Imagine this: You are on your way to have lunch with the women of Sikoro. The walk from the modestly furnished house that GAIA rents to Sikoro will take you about 45minutes. The heat will have you drenched within minutes -no matter the time of the day- and you will have to share the road with cars, motorcycles, donkeys, cows, goats and people, as there are no sidewalks. Along the way, you will wave at the children and their mothers, who walk -often long distances- with an infant on their back, a basket on their head, a bucket in one hand, an older child’s hand in the other. You will reply to the many hellos thrown on your way by passersby and people sitting on the sides of the road, and forget the physical discomfort ever more with every smile, exquisite and contagious, belonging to some of the poorest people on the planet.
Soon, you too will fall in love with them, as did I. You will fall in love with the children who want you to touch their little hands and remember them forever by taking their photographs; with the ladies braiding each other’s hair in the afternoon heat, calling out that they love you and kissing your hands. You will fall in love with the men, sitting in the shade of a rare tree, listening to the radio, inviting you for a cup of tea. So for a moment, you will forget about their torn, dirty clothes, their bare feet and their scars. It’s as if they have everything in the world.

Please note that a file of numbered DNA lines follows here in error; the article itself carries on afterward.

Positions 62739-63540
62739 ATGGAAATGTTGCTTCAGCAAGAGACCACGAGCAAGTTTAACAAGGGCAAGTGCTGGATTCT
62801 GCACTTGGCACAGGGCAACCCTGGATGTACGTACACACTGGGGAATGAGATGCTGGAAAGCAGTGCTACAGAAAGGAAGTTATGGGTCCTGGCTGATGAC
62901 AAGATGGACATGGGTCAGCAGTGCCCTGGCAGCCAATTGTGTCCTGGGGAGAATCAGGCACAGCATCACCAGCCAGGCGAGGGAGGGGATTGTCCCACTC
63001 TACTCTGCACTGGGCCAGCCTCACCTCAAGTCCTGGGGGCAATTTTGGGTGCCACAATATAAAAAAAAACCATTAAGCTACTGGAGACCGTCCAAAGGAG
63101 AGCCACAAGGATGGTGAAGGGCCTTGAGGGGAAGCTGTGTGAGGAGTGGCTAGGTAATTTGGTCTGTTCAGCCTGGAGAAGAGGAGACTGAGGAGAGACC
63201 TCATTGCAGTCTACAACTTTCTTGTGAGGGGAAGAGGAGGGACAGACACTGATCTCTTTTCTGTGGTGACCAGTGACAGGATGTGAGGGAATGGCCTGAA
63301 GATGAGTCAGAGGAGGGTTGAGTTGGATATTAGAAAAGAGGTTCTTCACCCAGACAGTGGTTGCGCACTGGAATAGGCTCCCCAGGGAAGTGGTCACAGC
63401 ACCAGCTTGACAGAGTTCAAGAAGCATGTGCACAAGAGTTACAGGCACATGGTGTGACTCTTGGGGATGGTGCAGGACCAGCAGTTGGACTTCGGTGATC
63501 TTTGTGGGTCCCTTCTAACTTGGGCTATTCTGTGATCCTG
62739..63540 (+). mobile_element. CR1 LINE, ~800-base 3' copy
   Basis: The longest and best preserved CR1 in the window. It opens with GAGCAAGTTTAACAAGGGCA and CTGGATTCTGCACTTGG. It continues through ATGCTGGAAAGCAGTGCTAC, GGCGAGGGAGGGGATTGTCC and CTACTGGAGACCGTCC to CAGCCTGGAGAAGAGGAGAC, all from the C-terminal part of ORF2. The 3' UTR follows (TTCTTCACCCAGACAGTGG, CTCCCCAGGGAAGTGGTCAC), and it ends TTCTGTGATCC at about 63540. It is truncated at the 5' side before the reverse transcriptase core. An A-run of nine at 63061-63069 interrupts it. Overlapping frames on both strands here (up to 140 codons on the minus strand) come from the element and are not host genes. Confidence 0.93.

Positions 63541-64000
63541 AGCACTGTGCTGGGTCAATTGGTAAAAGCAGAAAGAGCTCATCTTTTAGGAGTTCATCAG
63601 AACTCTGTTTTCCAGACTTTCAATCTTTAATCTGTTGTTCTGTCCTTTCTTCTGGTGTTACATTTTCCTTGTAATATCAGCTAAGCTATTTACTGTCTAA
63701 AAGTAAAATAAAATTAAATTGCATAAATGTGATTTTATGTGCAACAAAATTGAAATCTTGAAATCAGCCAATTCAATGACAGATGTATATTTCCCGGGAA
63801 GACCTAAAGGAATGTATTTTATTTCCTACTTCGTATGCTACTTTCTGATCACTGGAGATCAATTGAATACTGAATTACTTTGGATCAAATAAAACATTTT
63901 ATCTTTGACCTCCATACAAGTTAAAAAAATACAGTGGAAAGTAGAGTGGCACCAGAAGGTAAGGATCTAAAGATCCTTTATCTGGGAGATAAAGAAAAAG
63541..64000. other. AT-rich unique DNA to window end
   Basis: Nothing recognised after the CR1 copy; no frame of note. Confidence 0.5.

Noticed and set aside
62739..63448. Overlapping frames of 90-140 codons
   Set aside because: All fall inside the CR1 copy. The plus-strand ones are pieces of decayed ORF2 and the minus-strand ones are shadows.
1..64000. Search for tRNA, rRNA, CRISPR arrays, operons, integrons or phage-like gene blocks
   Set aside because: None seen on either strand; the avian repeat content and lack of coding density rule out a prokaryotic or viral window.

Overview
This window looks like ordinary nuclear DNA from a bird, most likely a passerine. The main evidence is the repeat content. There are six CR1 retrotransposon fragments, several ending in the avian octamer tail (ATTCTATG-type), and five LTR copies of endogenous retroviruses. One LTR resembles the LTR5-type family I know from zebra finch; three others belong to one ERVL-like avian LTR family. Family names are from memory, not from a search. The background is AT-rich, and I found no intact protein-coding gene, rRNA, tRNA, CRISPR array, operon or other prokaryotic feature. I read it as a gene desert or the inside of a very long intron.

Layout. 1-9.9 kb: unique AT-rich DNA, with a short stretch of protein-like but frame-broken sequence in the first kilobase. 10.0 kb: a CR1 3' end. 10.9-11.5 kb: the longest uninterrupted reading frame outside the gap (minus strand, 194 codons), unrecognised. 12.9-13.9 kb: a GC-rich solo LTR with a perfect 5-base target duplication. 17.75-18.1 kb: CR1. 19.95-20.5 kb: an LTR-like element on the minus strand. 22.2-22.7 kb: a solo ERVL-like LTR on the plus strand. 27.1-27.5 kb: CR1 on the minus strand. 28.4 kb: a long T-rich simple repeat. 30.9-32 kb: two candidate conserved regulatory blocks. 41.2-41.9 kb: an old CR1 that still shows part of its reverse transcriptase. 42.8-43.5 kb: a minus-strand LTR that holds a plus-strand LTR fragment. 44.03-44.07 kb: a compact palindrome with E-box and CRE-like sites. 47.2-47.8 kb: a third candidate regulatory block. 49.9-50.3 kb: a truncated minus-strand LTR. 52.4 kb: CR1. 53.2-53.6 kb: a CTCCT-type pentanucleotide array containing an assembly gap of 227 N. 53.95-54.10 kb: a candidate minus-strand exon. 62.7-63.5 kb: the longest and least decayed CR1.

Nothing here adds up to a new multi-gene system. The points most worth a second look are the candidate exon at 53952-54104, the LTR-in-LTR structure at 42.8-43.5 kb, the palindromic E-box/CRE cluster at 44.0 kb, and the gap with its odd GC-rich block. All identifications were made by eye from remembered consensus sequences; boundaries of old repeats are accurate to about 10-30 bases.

When you finally reach the Centre de Santé Communautaire de Sikoro - the clinic that offers basic health care services to the community - you will be greeted by fruit vendors sitting outside the clinic’s walls, selling the few seasonal fruits available. It’s Friday, and the women have will have already started cooking. This is a weekly culinary activity, funded through GAIA, by HIV positive women for HIV positive women and their children. A group of more than 20 women and children will be sitting in a corner of the clinic’s courtyard, taking turns stirring the food in a large pot over a pile of wood on fire. The children will be playing or in their mothers’ arms, some asleep despite the heat and the noise. They will immediately signal for you to join them and make space on the crammed benches.
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